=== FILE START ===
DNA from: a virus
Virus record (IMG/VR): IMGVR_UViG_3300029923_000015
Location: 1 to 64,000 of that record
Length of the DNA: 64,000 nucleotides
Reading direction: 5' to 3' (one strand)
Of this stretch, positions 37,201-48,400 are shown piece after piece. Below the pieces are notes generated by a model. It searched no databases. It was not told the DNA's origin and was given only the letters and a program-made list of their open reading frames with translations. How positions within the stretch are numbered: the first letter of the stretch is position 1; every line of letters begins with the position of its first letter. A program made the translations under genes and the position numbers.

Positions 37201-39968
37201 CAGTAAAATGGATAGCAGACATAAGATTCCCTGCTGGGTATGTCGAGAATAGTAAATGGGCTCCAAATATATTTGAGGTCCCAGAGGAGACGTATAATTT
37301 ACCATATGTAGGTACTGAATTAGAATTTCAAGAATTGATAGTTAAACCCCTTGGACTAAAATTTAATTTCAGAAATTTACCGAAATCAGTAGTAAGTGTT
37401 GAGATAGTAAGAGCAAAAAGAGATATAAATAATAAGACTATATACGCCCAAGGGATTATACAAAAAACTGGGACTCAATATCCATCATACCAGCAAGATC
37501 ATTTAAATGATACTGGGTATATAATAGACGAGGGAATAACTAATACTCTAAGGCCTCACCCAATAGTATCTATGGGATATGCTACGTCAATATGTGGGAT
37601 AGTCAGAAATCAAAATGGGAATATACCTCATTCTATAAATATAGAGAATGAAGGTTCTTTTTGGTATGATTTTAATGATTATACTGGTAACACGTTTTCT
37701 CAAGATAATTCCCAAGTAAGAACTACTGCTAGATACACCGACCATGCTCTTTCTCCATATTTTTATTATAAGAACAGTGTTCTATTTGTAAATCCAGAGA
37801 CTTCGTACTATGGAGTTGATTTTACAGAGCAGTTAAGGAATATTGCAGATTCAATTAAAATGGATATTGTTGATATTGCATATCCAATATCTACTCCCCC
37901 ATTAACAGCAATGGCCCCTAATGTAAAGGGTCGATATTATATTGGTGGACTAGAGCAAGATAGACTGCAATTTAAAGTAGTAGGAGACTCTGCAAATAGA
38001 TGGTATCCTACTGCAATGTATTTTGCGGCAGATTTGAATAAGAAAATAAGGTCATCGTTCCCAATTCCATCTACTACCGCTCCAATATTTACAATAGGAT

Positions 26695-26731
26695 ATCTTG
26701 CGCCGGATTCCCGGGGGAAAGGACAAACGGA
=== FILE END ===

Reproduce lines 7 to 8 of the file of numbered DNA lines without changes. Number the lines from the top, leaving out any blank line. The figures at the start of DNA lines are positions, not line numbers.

Positions 37201-39968
37201 CAGTAAAATGGATAGCAGACATAAGATTCCCTGCTGGGTATGTCGAGAATAGTAAATGGGCTCCAAATATATTTGAGGTCCCAGAGGAGACGTATAATTT